In addition, I am also in favor of a partial no-fly zone over the westernmost provinces of Ukraine, close to the Polish, Slovakian, Hungarian and Romanian borders. One can understand why the US and NATO are rejecting a no-fly zone over all of Ukraine, but in Western Ukraine it is a humanitarian necessity, it is easier militarily because it is closer to the western air bases and it would show our determination towards Putin .

At the same time, the US, Europe and their global partners must contribute to the impressive array of sanctions against Russia.

Their impact so far, write Brian O’Toole and Daniel Fried of the Council, “has been to flatten the Russian financial system, crash the ruble, fuel a likely sovereign bankruptcy and likely put the Russian economy into a depression.” to bring.”

But as Putin’s forces continue their assault, targeting civilians and turning urban centers to dust, O’Toole and Fried offer a menu, in ascending order of impact, of the following steps:

  • An extension of sanctions against Putin’s cronies and subordinates.
  • Extending sanctions against more banks and key companies (they propose Gazprombank, Russian Agricultural Bank, AlfaBank, Sovcomfort, Russia Railways and the diamond company Alrosa)
  • Blocking the Russian government by imposing sanctions on all Russian state-owned companies.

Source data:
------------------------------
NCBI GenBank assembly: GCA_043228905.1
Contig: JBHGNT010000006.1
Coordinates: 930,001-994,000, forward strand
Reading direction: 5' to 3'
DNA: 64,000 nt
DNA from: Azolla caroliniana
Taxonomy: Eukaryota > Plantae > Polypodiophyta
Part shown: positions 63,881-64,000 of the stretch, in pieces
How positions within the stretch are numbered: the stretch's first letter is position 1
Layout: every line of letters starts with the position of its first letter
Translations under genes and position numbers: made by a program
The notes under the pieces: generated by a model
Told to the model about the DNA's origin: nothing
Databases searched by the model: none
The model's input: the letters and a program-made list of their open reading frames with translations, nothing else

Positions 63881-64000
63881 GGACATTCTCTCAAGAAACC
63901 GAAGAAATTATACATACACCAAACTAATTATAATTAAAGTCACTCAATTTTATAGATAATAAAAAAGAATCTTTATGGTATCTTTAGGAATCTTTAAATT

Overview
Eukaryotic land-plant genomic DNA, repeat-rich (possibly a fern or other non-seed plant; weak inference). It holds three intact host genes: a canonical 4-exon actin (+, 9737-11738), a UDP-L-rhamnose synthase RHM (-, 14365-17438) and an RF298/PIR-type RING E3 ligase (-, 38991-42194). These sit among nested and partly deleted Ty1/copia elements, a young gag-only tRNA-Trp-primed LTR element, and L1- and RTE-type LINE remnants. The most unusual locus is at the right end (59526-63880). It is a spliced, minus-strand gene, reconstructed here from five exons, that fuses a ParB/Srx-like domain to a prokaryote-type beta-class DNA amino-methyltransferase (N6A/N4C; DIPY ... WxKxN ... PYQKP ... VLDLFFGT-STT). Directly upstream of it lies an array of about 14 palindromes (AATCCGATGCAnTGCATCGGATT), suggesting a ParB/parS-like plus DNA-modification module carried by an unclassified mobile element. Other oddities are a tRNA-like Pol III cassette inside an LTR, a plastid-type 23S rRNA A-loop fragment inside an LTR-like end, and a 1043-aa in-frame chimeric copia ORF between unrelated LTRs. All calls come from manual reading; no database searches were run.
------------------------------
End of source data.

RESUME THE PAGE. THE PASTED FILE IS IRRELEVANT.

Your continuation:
• If all else fails, a full financial embargo will be imposed that would ban all transactions, exports and imports with Russia.

There is no doubt that Putin will continue to escalate if more is not done to stop him.

“I think Putin is angry and frustrated right now,” CIA Director William Burns told the House Intelligence Committee last week. “He will probably double down and try to take down the Ukrainian army without regard for civilian casualties.”

Putin has lost: he will never be able to fully pacify and occupy Ukraine, and he has inflicted generational damage on Russia, whose power and prestige he was determined to build. However, his opponents did not win. Saving Ukraine and supporting their new common purpose is key to shaping the global future.

To achieve that, what has been achieved against Putin so far is remarkable, but still insufficient.

Frederick Kempe is the President and Chief Executive Officer of the Atlantic Council.